The market is a mechanism in the traditional economy in which participants bargain and exchange based on their respective endowments. In the same game network, thousands of rational people bargain. A Pareto equilibrium is reached when neither party's utility can be improved further without reducing the utility of the other party. We can call this trading mechanism based on bargaining as "Pareto trading". Theoretical equilib- rium is not always easy to achieve or verify. Because complex factors such as transaction costs, information symmetry, and asset liquidity must be considered in the real world, equilibrium is only a theoretical concept un- der ideal conditions. Various intermediaries have emerged as important market participants in this context in order to reduce transaction costs, particularly search and matching costs.
This trading paradigm becomes ineffective when dealing with commodi- ties, assets of uncertain value, or dealing with uncertain returns. For risky assets, for example, we cannot develop a theory based on tangents to utility indifference curves. In this context, we must develop new trading models.
We can define a new trading paradigm outside of Pareto trading when we consider a large number of uncertain returns in economic activities. This trading paradigm is based on the stochastic process concept: a random process Xt is called a martingale if it satisfies Xt = E(Xt+s|Xt) for any time t and any future time t+s(s >= 0). If a trader pays Xt at time t and receives Xt+s at time t + s based on a martingale, we call this a martingale transaction (here s, which >= 0 is the time difference between transaction cash outflow and inflow.
Outflow and inflow can happen at be the time points infinitely close to each other, or even the same real-time point, as in a smart contract transaction). A martingale network is formed when participants discover various martingales for risk and return and conduct martingale transactions. Although the above definition is straightforward, it reveals an important concept: when dealing with uncertain returns, we must trade using a martingale information flow to achieve a fair result. The essence of the transaction is the same regardless of the value unit, whether it is apples, oranges, US dollars, or BTC. However, the goal of this article is not to develop a theory based on martingale trading, but to attempt to build a decentralized martingale trading network based on blockchain and digital currency, so we position the transaction target as a digital asset on the chain.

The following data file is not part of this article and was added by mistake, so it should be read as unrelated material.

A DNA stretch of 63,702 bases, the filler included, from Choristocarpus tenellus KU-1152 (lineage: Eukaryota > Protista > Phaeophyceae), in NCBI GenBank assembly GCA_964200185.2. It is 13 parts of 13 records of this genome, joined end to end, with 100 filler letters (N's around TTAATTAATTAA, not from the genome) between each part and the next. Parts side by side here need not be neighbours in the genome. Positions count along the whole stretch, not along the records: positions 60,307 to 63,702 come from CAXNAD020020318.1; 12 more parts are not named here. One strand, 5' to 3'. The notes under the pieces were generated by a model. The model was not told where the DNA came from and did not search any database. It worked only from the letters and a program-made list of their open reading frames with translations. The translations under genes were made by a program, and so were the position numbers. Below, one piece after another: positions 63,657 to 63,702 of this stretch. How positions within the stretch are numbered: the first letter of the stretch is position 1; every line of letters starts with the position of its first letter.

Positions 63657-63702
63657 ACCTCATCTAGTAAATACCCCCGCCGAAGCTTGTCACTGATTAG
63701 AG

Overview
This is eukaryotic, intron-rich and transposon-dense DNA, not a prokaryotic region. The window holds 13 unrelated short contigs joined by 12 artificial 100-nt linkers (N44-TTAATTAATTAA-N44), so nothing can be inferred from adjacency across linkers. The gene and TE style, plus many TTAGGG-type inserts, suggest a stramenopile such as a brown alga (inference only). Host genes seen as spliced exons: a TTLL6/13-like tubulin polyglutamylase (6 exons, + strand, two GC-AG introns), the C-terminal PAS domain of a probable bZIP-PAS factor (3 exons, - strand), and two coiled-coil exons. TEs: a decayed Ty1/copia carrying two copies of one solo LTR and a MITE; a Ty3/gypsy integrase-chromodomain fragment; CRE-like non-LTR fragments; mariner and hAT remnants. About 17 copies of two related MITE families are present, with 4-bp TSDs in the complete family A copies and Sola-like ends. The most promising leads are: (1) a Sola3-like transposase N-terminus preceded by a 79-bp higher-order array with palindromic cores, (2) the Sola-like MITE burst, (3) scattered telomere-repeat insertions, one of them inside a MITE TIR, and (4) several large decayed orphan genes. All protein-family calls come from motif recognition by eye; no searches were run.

A peer-to-peer exchange between two traders is the most general martingale transaction. This type of exchange, which requires matching, is more efficiently carried out by various intermediaries in the traditional market network. We do not intend to introduce any intermediaries, but rather to provide an unlimited supply of sellers to all traders. The ben- efit of this is that traders save money on the cost of original matching. The decentralized network we created in this manner has the following characteristics:
Overall, the martingale network differs from the market network in the following ways:
Unlimited supply: As long as you have NEST, you won't have to worry about a shortage of market liquidity making trading difficult. Any transaction based on martingale information flow that traders require can be fulfilled, so supply is unaffected by the size of the counterparty limit.
Risk sharing: All NEST holders will bear the risks and rewards of NEST supply increase and reduction, which are features of blockchain and distributed networks. Risk management in the traditional market network is mostly reliant on market makers to hedge and transfer risks to the market. The expense of such hedging is usually excessive. These distinctions from traditional markets will usher in some novel concepts and phenomena. As a social experiment, we anticipate its value to be as innovative and impactful as BTC/ETH.